Radical Iraqi Shiite cleric Moqtada al-Sadr ordered his followers to hold a 1 million-strong demonstration next Wednesday, the anniversary of the US takeover of Baghdad. The Interior Ministry pledged not to block it as long as it remains peaceful. But Prime Minister Nouri al-Maliki said his government would conduct more security crackdowns such as the one last week in Basra. He didn't mention Sadr's Mahdi militia but did cite the Baghdad neighborhood that bears the cleric's family name.Skip to next paragraph
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With official results of Zimbabwe's presidential election still to be released, senior aides to incumbent Robert Mugabe confidently predicted he'll win a runoff April 19. But the respected Business Day newspaper in neighboring South Africa said it had been told Mugabe has conceded to family members and advisers that he'd lost to opposition leader Morgan Tsvangirai of the Movement for Democratic Change and was considering whether to forgo a runoff. The newspaper said, however, that hardliners in his government want him to contest the race to the bitter end.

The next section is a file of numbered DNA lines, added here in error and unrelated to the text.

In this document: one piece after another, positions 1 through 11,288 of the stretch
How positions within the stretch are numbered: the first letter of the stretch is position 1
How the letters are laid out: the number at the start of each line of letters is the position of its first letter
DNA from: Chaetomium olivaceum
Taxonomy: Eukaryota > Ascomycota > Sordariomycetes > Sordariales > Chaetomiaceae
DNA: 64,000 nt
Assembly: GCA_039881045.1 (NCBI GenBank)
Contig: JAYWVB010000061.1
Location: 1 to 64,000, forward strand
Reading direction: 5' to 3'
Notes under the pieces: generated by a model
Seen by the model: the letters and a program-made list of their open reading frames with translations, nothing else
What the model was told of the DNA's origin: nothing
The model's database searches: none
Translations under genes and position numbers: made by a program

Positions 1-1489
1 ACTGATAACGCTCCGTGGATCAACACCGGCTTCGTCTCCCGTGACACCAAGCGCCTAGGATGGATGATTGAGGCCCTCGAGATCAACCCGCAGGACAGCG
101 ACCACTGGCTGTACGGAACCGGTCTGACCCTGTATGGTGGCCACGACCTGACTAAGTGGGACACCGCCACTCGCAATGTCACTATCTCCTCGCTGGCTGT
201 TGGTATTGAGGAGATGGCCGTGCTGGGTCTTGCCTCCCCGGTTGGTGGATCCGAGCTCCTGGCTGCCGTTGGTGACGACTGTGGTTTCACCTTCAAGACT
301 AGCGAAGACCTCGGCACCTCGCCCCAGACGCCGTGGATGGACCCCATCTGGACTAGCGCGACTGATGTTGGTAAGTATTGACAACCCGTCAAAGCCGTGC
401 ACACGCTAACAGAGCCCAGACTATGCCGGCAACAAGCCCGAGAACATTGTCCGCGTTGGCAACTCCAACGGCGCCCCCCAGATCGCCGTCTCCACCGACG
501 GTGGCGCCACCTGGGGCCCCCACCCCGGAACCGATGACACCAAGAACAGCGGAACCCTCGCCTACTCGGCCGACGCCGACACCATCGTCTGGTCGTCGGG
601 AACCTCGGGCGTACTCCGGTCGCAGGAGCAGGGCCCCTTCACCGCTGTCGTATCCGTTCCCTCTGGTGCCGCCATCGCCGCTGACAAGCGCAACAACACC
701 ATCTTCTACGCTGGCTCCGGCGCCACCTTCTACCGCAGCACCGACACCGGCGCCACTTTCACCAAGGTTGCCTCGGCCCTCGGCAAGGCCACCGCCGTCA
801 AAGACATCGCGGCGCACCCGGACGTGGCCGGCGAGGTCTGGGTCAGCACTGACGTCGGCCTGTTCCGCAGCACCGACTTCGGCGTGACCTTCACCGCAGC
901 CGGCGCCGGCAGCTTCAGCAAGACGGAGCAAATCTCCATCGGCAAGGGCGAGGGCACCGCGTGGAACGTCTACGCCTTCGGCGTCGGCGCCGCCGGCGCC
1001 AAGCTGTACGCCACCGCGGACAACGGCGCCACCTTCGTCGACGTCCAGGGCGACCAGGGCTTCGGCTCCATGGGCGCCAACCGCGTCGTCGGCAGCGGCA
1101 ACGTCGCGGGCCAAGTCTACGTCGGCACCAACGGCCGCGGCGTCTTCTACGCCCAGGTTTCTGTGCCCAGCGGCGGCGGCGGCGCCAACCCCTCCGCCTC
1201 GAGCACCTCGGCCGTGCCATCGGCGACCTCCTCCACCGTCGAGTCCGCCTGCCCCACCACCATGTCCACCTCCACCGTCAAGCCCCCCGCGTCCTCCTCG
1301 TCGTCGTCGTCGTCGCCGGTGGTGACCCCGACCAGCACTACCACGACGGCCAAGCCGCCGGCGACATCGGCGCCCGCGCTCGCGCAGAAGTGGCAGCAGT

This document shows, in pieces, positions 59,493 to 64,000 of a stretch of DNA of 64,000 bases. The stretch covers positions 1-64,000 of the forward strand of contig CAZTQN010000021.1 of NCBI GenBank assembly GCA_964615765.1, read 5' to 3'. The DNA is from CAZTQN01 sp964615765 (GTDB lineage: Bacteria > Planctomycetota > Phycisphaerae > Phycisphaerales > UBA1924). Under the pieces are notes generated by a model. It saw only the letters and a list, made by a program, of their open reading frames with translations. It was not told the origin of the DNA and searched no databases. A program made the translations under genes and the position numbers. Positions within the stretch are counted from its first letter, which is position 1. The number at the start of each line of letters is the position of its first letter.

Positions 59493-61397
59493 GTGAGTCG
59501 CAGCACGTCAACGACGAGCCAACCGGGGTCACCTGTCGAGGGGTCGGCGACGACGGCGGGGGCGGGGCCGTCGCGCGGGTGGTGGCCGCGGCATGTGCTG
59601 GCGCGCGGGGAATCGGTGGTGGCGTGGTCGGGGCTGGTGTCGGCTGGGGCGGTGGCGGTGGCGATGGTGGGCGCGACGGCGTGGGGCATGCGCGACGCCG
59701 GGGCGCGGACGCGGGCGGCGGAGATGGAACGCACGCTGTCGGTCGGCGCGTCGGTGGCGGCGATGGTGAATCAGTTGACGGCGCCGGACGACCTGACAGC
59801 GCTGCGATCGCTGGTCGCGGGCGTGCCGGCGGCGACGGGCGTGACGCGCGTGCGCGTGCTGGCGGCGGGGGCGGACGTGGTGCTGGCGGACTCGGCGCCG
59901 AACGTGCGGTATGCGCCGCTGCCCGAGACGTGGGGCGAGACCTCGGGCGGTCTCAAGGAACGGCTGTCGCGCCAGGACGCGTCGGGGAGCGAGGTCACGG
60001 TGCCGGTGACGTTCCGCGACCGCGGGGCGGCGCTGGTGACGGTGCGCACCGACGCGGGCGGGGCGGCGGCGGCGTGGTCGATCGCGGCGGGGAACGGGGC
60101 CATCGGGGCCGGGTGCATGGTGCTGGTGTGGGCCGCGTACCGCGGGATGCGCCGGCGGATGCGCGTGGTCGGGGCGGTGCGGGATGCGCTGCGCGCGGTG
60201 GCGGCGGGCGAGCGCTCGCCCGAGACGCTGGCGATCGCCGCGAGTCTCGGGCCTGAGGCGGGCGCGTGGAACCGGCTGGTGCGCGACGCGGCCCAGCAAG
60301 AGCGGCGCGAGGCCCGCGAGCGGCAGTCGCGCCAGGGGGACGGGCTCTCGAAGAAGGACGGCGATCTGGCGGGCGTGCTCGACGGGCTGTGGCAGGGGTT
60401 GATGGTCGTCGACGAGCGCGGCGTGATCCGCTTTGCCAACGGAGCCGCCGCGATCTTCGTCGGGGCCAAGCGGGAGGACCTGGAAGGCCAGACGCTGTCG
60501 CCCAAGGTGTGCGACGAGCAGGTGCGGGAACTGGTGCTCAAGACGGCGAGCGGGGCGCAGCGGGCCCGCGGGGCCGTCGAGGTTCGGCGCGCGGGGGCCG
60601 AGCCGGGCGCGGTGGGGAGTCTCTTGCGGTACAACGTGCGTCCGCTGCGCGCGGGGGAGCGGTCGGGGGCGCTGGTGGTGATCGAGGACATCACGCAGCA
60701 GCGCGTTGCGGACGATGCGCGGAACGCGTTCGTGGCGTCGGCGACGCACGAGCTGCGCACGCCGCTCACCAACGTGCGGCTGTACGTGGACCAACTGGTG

In an angry new retort to South Korea's president, rival North Korea said Thursday that it was ready for "an advance preemptive attack" and was "compelled to suspend all dialogues and contacts" between them. After a week of increasingly harsh rhetoric, South Korean President Lee Myung Bak had urged the North's government to change its tone and return to reunification talks.
Striking farmers in Argentina decided Wednesday to return to work. But their leaders said they were giving President Cristina Fernandez a reprieve of "no more than 30 days" unless her government negotiates a rollback of export tax increases on soybeans, wheat, corn, and beef that, the producers claim, do not allow them to make a profit. Fernandez so far has refused to consider rescinding the hikes.